Friday, October 7, 2011

Interview with Stephanie Dray

I’d like to welcome our guest today, Stephanie Dray. It’s a pleasure having you come visit us at Much Cheaper Than Therapy, where chocolate is plentiful and advice is free. So grab some chocolate and a lounge chair. Your therapy session has begun.

And boy, do I need it.

I understand you have a new release out called Song of the Nile. Can you tell us a little bit about your fabulous new book?

Song of the Nile is about Cleopatra’s daughter, who was taken prisoner at the age of nine when her parents committed suicide, then dragged through the streets of Rome in chains. Somehow, she managed to persuade Rome’s first emperor that he should spare her life and make her a queen--which he did. This novel imagines and dramatizes the extraordinary relationship between this teenaged queen and the man who held her life in his hands.

Song of the Nile is a very interesting title. How did you arrive at that name?

Originally, we wanted to call it Sorceress of the Nile, but that sounded a bit too much like fantasy. And while there is magical realism in this novel, it’s firmly grounded in historical fact. Ultimately, I chose Song of the Nile because Selene wants to go home to her mother’s Egypt. It’s always calling her, luring her away from making a happy life for herself.

What made you decide to write in this genre?

Selene made me want to write her story! The moment I learned about her history and the tragedy and the triumphs, I thought, “Why isn’t this woman famous?” I wanted to bring her world to life and honor her in a way she hadn’t been honored before.

Where did you get your idea for this particular book?

Several authors have tackled Selene’s early childhood--her years as a captive of Rome. I wanted to move beyond that to imagine her life as a young Queen of Mauretania. It was, for her, a new and untamed land, an outpost of the empire and she’d been sent there to help shape it up. She’d also been sent into a kind of exile where she couldn’t cause political mischief. Or so the emperor probably believed...

What are your favorite historical research books and why?

Naturally, I’m in love with Duane Roller’s “The World of Juba II and Kleopatra Selene” because it helped me enormously with my fiction. At the moment, I’m reading Cato the Elder’s treatise on Agriculture and it’s amusing me to no end. He’s so cranky!

Which character did you like writing about the most, and why?

As much as I loved writing about Selene, there were two secondary characters that I really enjoyed writing. The first was the emperor’s daughter, Julia, who was a vibrant and colorful character in real life, whose story ended in tragedy. The second character was the emperor himself whom I both admire and loathe. In the end, his own misogyny would be the undoing to his best laid plans. I enjoyed writing him as complex, sometimes evil, sometimes compassionate, both repulsed and obsessed with Cleopatra and covetous of her daughter.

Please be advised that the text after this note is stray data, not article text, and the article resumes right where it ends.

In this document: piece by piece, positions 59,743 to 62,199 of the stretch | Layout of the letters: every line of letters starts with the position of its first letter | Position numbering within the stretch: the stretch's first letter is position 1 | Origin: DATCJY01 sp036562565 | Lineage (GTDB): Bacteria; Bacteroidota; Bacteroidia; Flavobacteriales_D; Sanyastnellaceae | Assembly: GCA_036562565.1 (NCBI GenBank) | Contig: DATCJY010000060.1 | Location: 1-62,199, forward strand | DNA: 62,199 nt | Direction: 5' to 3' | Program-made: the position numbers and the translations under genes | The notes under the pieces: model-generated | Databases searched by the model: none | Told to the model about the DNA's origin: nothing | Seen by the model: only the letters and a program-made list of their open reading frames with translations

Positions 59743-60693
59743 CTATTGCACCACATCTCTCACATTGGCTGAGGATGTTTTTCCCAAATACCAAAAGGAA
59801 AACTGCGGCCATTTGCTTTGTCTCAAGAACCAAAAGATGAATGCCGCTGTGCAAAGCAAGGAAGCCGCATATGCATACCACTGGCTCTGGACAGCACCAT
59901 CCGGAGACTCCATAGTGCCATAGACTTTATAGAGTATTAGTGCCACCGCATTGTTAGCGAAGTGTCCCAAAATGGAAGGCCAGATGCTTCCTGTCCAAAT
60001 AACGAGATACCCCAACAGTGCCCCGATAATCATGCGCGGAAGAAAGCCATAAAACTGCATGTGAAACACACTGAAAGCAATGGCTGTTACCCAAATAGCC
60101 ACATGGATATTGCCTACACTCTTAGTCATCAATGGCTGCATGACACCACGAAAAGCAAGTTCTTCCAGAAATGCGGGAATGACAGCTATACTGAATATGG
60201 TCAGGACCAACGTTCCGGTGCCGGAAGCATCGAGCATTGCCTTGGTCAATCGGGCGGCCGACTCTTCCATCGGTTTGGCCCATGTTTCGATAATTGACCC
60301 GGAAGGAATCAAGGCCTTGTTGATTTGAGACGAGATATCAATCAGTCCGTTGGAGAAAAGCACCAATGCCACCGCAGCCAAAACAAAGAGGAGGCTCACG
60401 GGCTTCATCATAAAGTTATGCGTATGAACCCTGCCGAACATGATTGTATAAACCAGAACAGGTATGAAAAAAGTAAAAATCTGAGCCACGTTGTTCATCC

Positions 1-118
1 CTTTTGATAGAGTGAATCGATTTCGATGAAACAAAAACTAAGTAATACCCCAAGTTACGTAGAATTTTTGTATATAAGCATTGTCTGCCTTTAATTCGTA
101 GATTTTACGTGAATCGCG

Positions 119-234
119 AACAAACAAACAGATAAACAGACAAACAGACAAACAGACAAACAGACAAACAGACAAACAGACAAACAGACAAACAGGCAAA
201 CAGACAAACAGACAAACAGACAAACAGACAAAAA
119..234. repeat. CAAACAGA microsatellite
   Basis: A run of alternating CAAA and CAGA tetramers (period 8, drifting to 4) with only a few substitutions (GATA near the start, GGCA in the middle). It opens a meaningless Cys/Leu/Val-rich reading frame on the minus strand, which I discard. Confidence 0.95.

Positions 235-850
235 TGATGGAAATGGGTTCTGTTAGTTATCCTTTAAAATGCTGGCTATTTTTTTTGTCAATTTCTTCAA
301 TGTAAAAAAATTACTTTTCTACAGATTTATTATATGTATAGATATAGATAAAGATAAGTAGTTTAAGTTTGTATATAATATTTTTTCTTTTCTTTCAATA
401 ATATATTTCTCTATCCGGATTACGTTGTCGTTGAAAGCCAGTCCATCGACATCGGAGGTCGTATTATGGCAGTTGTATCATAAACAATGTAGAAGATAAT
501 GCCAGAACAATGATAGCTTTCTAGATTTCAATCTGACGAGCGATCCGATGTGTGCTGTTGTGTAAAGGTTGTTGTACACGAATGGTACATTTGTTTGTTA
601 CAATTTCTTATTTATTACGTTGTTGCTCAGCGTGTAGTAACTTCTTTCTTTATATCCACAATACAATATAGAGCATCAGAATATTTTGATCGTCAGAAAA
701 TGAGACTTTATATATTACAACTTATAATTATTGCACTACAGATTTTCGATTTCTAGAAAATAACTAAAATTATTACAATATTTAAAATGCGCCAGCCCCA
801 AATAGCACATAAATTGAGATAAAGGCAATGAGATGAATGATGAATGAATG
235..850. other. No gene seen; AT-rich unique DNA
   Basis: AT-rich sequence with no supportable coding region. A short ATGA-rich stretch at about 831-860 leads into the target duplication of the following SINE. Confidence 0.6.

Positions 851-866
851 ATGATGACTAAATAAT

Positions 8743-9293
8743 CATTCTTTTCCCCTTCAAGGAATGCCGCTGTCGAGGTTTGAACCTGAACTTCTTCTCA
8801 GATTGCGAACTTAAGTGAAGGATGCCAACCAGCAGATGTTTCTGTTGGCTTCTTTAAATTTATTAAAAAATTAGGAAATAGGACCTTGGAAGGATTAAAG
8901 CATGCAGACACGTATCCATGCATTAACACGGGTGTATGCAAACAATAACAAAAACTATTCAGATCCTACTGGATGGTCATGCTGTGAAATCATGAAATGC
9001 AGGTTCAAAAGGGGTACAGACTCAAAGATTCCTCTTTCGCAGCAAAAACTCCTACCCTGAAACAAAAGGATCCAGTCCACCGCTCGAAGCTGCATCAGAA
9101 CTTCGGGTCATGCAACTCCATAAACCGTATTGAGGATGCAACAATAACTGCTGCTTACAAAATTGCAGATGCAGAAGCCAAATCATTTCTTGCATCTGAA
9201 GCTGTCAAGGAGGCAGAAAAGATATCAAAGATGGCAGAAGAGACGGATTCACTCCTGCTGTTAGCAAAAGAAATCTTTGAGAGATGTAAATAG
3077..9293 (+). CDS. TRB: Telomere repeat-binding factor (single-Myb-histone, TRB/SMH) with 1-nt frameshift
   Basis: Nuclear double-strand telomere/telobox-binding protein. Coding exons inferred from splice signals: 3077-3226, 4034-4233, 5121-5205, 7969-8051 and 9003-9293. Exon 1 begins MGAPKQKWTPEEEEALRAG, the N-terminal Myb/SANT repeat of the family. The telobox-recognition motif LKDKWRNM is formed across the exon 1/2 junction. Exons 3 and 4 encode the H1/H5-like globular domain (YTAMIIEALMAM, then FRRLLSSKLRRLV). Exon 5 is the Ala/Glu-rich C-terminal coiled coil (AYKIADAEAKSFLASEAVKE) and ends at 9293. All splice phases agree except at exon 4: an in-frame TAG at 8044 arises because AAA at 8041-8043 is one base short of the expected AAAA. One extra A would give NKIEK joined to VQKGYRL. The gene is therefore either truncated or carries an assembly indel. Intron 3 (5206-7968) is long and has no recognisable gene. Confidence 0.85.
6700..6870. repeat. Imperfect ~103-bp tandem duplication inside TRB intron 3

Tell us about how you develop your characters. Do you create character sheets, do interviews, that sort of thing? How does your research affect your character development?

With Cleopatra Selene, the research suggested that she was a woman who forgot nothing. She memorialized her dead and seems to always have believed that she was the rightful Queen of Egypt. I let her personality flow from those facts. However, in constructing the personalities of the characters around her, I both considered history and how Selene would see them, since it was from her POV. For example, the emperor’s wife, Livia, was probably a much nicer woman than the history books give her credit for, but for story reasons, I made her utterly wicked. In the third and final book of the trilogy, I hope to offer her character a little bit of rounding.

What are some common speech terms, dress modes, transportation or housing facts that you found interesting for your time period?

I was surprised to learn that Rome’s first emperor was such a meddler that he had to institute a dress code that required Roman men to appear in public in a traditional toga--which is a damnably uncomfortable garment.

Do you have any authors that inspired you?

So very many! I’m always inspired by the prose and daring of Philippa Gregory. By the wise soul of Margaret George. By the effortless storytelling of Michelle Moran, by the sense of fun that Kate Quinn brings to ancient history and the deep thoughts that Jo Graham injects into her stories. I could go on all day.

What do you feel is the most effective promotion you have done for your book?

Probably getting my books into the hands of readers. Goodreads is a great place to give away books and talk to readers and get reviews. It’s a great little community!

What do we have to look forward next?

I’m now working on the third and final novel of the Nile trilogy--and it’s gonna be a doozy. I have a lot of loose ends to tie up and there’s so many characters that I love and don’t want to say goodbye to!

Thanks, Stephanie!